Hunting Prep: Shed Hunting & Deer Mineral Site | Great Days Outdoors

Prepare Now For the Next Season

 

There is no doubt, spring is one of the busiest times of the year for a whitetail manager. Spring food plots are going in. It’s the perfect time for prescribed fire. Tree stands are being taken down and the wife is hot on your heels about being too obsessed with whitetails. Maybe that’s just my wife.

In the South, shed hunting tends to be an overlooked aspect of deer management even though it could play a huge role in hunting success next fall. It’s no secret that bucks can have a rather large home range, especially during the rut. However, it may not be as apparent that a buck will spend 50 percent of his time in an even smaller area known as his core area. This is an area where he feels safe, goes to recover from the rut and ultimately finds everything he needs to survive.

Two years ago, I picked up a 200-acre piece of ground in Clay County, Ala. Even though it was only 200 acres, my goal was to turn it into a whitetail paradise. Upon scouting the property, it became clear that it lacked two things – quality cover and food.

So now it was time to decide whether I wanted to convert all of my open areas to food plots or leave some as natural areas for bedding. In the end, I ended up turning half of the available open ground into quality food and the other half into warm season grass stands. I drilled a mix of Little Blue Stem, Big Blue Stem and Indian Grass into the fields designated as warm season grass fields and man did it hold some deer!

Upon my extensive trail camera survey, I had two bucks each older than 4.5 years that were on my food plots on a regular basis. I believed one of them was using one of my native grass fields as his primary bedding due to its proximity to an adjacent cornfield that belonged to the neighbors and my clover field.

 

 

Scout Now for Next Fall

The point is, I know where that buck’s core area is and I know which food sources he uses the most. With that knowledge, I fully expect to find his sheds either in one of my food plots, in my neighbor’s cut cornfield or in that warm season grass stand.

In this situation, I created those bedding areas and laid them out with the hopes of a buck moving into the area and feeling secure. I had the upper hand in this situation. However, you may not always have the advantage of being able to lay out a property in this type of manner.

If you are picking up a new piece of property or simply trying to find out where that illusive buck you had on camera is spending most of his time, try shed hunting. Section off your property and tell yourself you are going to walk one section per day or even one section per weekend.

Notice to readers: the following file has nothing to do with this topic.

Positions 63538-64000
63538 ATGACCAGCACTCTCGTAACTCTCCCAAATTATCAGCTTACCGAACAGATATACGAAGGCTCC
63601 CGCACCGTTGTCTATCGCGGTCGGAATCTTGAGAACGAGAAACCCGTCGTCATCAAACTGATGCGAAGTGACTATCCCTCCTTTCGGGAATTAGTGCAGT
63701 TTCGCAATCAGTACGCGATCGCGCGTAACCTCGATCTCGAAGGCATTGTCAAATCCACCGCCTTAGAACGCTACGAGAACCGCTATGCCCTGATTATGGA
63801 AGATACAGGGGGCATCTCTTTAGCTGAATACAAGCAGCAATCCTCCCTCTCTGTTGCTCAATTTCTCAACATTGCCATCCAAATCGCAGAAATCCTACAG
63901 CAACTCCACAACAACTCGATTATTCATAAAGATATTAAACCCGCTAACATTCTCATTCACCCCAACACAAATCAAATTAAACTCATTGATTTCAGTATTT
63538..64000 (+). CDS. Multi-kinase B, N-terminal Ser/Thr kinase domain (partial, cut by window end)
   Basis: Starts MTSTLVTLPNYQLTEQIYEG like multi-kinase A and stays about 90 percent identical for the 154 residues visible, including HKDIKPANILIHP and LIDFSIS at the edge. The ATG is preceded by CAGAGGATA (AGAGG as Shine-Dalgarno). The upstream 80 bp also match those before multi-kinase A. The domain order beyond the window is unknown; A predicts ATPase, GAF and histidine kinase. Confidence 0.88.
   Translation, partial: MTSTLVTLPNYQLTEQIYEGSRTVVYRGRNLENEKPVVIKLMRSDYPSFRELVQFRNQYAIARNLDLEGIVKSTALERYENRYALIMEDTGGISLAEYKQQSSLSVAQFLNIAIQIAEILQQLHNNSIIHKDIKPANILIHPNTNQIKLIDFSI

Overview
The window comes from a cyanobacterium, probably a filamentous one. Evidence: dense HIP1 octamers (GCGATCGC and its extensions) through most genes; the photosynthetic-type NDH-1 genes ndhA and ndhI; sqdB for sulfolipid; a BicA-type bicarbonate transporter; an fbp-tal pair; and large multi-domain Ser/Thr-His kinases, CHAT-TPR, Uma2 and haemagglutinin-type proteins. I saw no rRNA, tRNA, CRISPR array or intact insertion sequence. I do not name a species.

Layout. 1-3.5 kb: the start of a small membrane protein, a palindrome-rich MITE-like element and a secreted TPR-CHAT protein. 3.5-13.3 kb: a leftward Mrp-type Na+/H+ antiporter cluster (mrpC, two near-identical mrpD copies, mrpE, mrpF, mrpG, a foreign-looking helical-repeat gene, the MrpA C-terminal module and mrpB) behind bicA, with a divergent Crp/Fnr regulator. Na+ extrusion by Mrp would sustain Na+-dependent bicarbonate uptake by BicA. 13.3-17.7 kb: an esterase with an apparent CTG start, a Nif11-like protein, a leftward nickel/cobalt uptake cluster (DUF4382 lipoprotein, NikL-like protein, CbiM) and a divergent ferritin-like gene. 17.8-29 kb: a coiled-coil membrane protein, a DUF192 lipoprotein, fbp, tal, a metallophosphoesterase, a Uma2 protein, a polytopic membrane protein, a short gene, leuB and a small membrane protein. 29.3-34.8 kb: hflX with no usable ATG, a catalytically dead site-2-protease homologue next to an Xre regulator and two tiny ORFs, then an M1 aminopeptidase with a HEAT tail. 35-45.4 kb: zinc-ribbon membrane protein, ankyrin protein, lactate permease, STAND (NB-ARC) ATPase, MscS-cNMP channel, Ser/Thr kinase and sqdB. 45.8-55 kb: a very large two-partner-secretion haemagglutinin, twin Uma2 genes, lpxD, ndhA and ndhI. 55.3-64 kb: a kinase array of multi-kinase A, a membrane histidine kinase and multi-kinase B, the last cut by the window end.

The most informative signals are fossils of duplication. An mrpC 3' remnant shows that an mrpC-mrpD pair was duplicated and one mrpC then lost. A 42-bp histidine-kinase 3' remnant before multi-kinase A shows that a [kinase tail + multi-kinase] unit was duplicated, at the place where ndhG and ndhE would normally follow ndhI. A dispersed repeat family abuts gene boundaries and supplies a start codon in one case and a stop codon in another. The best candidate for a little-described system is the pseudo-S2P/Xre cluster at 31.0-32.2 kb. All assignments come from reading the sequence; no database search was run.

If you are able to start finding the sheds of your hit list bucks, this will tell you some very valuable information about where that buck is spending a lot of his time. Next year, you can use that information to better hunt those elusive hit list bucks.

Keep in mind, if you do find some sheds and promising spots during your spring shed hunting trips, this is a great time to erect a tree stand and trim those shooting lanes. This will save you some work in the fall and decrease the risk of you blowing the buck out of the area right before the season begins.

With bucks having already shed their antlers throughout most of their range, it means it’s time for them to begin growing their next set of antlers. This is one of those very crucial times to help your deer in any way possible.

 

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Deer Mineral Site

Along with my warm season perennial and annual food plots, I always like to keep some trace minerals to create a deer mineral site throughout the spring and summer. Don’t get me wrong, you can never replace a soybean or clover field with a deer mineral site. However, as I mentioned before, I try to help my deer herd as much as possible, especially when those bucks are growing their antlers through the spring and summer and the does are producing milk for their fawns in late summer and early fall.

“As well as helping your deer herd, I have found minerals to be excellent in helping me run my trail camera surveys.”

On top of helping produce healthy fawns and growing bigger antlers, trace minerals help in some other very important ways. During the spring when forage is growing rapidly, it’s often 60 to 90 percent water. Deer as well as other wildlife must have plenty of sodium and other minerals in order for their kidneys to function properly and get that excess water out of their systems. During this time of the year, they are going to be going to searching for a deer mineral site in order to help with this process.

I have been doing some personal testing on many different trace mineral brands over the past few years. Though deer seem to use all of them, two of them definitely stand out among the crowd. One being Trophy Rock and the other being Buck Warrior Enterprises ME2. Both of these products seem to attract more deer and keep them coming back throughout the year.

As well as helping your deer herd, I have found trace minerals to be excellent in helping me run my trail camera surveys. I tend to freshen my deer mineral site two to three times per year, once as soon as deer season ends and again in early June. I do it one last time in early September when the does are in their third trimester.

This tends to keep them frequenting the deer mineral site all year long and really helps me keep tract of my bucks antler progression, put together my hit list and evaluate my herd as a whole throughout the year.

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